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December 16, 2011

Surprise Sugar Bowl bid gives Hokies chance to end season on sweet note

By: Jimmy Robertson

As Tech head coach Frank Beamer sat on the bus during the ride home following the Hokies’ ACC championship game loss to Clemson, he said he began to wonder/wish/hope about the possibilities of a Sugar Bowl berth for his program.

Twenty-four hours later, a disjointed BCS system delivered an early Christmas gift to Blacksburg, placing that invitation snuggly within the Hokies’ Christmas stocking.

As most know, the debate has raged on Tech’s worthiness for such a gift. National pundits continue to hammer the Hokies (not fair) and the system (totally fair). Michigan, Tech’s opponent in the Sugar Bowl, finished behind the Hokies in the BCS standings, yet no one acts appalled that the Wolverines received a same at-large invite. As for the BCS, college football fans overwhelmingly disdain it, and justifiably so.

But Tech shouldn’t get caught up in all that. As Beamer stated following the bowl announcement, the Hokies need not apologize. Winning and having great fans who travel to bowls simply brings with it certain privileges. Besides, what were the Hokies supposed to do? Say “No, thanks?”

For Tech, the focus needs to be on the game and not how it got there. This bowl is important on many fronts – extending the bowl streak, winning 12 games in a season for the first time in school history and securing that one win that makes this year’s senior class the winningest in school history. It’s about beating Big Blue and their blue and gold helmets and their tradition. It’s about the ACC versus the Big Ten. It’s about a future Hall of Fame coach in Beamer versus a turnaround specialist in burly Brady Hoke.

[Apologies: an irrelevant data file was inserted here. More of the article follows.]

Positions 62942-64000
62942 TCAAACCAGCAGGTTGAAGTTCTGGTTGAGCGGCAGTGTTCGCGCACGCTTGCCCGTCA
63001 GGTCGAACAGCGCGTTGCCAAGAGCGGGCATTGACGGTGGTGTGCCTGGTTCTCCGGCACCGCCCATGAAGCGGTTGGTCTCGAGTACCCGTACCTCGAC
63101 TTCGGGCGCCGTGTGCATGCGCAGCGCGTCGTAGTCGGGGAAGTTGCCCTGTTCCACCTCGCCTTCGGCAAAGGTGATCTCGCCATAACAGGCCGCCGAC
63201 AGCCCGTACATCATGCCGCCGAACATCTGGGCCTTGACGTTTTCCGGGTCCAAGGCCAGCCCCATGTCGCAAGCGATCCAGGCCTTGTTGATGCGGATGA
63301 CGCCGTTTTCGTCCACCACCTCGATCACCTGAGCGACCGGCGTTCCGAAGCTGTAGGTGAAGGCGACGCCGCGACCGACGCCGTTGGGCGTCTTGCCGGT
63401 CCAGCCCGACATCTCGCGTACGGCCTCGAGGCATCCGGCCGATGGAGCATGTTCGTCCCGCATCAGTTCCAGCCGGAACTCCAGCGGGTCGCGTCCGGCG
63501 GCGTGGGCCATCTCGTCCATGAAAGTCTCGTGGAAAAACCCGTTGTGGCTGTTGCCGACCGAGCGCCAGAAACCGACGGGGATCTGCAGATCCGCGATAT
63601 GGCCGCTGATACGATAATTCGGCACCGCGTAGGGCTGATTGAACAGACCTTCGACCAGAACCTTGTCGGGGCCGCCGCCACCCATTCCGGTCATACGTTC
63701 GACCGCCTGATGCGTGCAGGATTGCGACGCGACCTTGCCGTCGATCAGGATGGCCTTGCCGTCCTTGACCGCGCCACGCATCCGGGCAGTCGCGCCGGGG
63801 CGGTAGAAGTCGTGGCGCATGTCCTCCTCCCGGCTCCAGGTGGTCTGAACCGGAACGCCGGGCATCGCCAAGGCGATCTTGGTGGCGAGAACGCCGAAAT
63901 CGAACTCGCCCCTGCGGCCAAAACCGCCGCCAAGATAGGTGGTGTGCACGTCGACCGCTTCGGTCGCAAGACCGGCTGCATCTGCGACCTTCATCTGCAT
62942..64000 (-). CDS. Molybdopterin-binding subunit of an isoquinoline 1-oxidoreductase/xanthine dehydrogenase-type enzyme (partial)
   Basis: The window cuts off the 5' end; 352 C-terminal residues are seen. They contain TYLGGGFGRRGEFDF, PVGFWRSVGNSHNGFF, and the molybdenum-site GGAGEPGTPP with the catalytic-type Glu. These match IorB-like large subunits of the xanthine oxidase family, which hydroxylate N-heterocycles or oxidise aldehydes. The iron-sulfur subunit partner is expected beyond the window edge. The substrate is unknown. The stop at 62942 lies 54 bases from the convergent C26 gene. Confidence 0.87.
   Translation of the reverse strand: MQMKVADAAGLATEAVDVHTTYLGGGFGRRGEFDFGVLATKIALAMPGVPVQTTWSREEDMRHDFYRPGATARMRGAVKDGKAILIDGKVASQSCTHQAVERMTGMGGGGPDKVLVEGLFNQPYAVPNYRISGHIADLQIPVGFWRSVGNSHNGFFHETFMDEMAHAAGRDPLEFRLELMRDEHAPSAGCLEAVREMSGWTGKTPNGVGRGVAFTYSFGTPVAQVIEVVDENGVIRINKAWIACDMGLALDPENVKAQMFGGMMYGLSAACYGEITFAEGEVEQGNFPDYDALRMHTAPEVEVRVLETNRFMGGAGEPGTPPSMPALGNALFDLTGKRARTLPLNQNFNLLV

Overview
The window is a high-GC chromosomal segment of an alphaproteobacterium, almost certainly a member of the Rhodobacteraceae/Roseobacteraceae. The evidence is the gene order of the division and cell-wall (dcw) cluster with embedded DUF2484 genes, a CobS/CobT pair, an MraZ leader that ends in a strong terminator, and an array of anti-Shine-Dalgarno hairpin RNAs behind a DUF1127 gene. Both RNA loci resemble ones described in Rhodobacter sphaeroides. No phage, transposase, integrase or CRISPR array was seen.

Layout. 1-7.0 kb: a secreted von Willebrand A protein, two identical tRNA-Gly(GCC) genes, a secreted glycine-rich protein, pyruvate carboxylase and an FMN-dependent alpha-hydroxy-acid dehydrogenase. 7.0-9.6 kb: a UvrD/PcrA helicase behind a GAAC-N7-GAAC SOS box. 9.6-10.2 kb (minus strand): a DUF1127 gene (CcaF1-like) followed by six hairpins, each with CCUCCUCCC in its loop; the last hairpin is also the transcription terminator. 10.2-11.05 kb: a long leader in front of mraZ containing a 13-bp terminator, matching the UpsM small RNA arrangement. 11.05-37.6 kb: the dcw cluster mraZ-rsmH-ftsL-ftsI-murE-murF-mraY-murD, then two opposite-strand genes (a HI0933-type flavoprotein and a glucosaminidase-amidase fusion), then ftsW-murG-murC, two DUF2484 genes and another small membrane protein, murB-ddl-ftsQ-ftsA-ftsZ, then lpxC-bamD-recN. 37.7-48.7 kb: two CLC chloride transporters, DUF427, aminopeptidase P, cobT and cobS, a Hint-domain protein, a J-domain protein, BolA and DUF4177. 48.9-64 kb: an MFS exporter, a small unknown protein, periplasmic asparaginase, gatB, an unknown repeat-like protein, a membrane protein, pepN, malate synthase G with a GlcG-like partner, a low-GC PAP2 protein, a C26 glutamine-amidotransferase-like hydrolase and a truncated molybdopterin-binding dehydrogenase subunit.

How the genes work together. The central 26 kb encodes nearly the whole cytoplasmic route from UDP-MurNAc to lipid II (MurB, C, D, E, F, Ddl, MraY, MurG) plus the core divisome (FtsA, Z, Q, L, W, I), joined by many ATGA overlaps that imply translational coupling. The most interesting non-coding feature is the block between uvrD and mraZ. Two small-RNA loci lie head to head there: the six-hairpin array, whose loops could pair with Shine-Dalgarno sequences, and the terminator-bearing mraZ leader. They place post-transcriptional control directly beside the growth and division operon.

But perhaps of most importance from this perspective, this bowl offers an opportunity to expunge the sour taste from the Hokies’ mouths following a surprisingly poor performance in the ACC title game, especially considering how the Hokies played down the stretch. Clemson clocked Tech in primetime on national television, as the Hokies allowed too many big plays, David Wilson never got untracked, and Logan Thomas turned the ball over three times. Also, Tech committed too many penalties and lost its composure at points.

The Sugar Bowl provides another national stage for Tech to show its real colors and not that display people saw in Charlotte.

“Absolutely,” Beamer agreed. “We’re disappointed in how we played. You’ve got to give Clemson a lot of credit. They played well, a very complete ball game. We didn’t play as well as we needed to for whatever reason.

“The game just never flowed for us. Every time something happened that you think could swing it, there was a penalty involved or there was something. The flow of the game never went our way.”

Now, sure, Tech could have expunged that sour taste with a victory over Auburn in the Chick-fil-A Bowl in Atlanta. The Chick-fil-A Bowl is the only game on the night of New Year’s Eve. It provides national TV, a national stage.

But beating an Auburn team that resembles a shadow of its national championship self lacks the same national punch as beating 10-win Michigan and elusive quarterback Denard Robinson.

“We need a marquee win,” free safety Eddie Whitley said. “This is a game where we can put our name up there with the most prestigious teams in the country. It would be a big win for us if we could pull this one out.”

The odds certainly favor the Hokies in that regard. Since the 1993 season, Tech is 37-16 in games following a loss.

The players know they’re fortunate to have this opportunity. They understand the rarity of losing by four touchdowns in a conference championship game and still receiving such a gift as a Sugar Bowl berth.

Maybe, just maybe, they’re a little bit lucky. After all, Houston lost, Georgia lost, Oklahoma lost and both TCU and Southern Miss failed to jump up enough in the BCS standings despite victories.

“The ball just bounced our way,” Whitley admitted. “It doesn’t take away from all the hard work we’ve put in this season. We feel like we’re deserving of it. But at the same time, the BCS is random. You have to take what you can get.”

In the end, it doesn’t matter how the Hokies obtained that Sugar Bowl invite. It only matters that they did.

It provides them that opportunity to atone for the ACC title game. Now, hopefully they can take advantage of it.